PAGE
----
San Bernardino County Easing On ORV Rules?

As soon as 26 January (delayed vote) the San Bernardino County supervisors may vote to repeal an existing county ordinance (Ordinance 3973) that requires a permit for gatherings of 10 or more Off-Road Vehicle users on private property. This issue should fall into the property rights and public nuisance debate more than a Mojave Desert wilderness preservation issue, but it's a good hook to examine the current state of regulation and enforcement in ORV use in the Mojave Desert area in general.

As the Hi-Desert Star newspaper reported earlier this month, only six individuals have applied for the permits over the past 3 years.  Almost certainly more people have held gatherings that would meet the permit threshold that did not apply.   San Bernardino County may repeal the ordinance and it would take a great deal of pressure to argue that it remain in place, quite simply because it is most likely not an efficient mechanism to control or deter the public nuisance caused by large gatherings.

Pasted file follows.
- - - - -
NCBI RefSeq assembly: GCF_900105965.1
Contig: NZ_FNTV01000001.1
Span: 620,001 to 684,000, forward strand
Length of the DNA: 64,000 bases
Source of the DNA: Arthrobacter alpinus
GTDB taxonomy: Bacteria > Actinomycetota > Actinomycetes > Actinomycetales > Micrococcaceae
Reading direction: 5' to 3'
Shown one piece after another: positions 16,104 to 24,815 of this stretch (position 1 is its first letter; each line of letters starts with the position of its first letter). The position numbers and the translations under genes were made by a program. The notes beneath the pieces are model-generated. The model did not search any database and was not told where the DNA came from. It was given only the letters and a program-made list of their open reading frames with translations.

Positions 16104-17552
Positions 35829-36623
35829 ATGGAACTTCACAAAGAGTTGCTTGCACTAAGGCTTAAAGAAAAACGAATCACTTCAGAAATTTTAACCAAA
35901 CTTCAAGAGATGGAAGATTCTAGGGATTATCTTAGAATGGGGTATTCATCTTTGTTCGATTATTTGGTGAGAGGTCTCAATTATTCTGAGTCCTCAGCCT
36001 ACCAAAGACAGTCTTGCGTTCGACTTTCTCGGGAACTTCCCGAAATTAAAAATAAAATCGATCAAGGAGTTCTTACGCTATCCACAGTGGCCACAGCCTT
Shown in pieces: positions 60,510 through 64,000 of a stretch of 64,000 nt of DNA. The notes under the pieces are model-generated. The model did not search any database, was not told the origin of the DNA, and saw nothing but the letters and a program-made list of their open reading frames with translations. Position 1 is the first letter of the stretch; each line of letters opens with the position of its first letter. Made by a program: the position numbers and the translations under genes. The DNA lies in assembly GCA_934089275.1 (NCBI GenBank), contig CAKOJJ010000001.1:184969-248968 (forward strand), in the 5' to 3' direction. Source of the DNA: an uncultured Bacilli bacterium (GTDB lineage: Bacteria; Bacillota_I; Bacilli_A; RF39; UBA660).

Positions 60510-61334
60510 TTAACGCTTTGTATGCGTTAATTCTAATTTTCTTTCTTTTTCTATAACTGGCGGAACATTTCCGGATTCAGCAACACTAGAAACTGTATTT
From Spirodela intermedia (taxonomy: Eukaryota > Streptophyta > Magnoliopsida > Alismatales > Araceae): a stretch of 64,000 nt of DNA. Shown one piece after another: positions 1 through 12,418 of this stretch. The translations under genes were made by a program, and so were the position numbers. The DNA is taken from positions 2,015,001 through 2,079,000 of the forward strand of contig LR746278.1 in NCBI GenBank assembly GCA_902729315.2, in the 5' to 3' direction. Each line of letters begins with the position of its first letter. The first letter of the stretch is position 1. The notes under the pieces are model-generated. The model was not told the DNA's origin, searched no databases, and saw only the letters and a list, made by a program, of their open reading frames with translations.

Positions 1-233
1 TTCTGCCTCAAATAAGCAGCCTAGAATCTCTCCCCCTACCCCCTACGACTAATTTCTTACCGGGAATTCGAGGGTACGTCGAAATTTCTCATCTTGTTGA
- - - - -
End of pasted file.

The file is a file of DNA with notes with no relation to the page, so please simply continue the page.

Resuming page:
ORV recreation is an easy entry sport.  As long as you can afford to buy, rent, or use an off-road vehicle (or if you know someone that has access to one), and you can find the space to use it, you have entered the sport.  In the State of California ORV riders are required to purchase a two-year permit from the DMV, the proceeds of which help maintain some of the State's recreational vehicle areas.  However, given the the meager resources devoted to enforcing ORV laws relative to the open areas, it is not difficult for ORV users to avoid law enforcement for a weekend in wilderness areas.  It would only take a weekend of ORV use to inflict serious damage to a large swath of the desert, destroying the fragile biotic crust responsible for the nitrogen in the soil (an important nutrient for desert plants).

If you have an issue with the San Bernardino County supervisors repealing the public nuisance ordinance, you can find their contact information on this website, but when writing your comments I'd recommend urging them to consider more meaningful methods of controlling the impact of ORV use, such as educating riders about appropriate sites for ORV use, the negative impact of ORV use in designated wilderness areas, and stricter penalties for ORV use in areas where it is prohibited.


Popular posts from this blog

How Many Plants Species in the Desert?

Mowing Vegetation as Mitigation: Trump Administration Practice Goes Unchallenged

The Absurdity of the Cadiz Water Export Scheme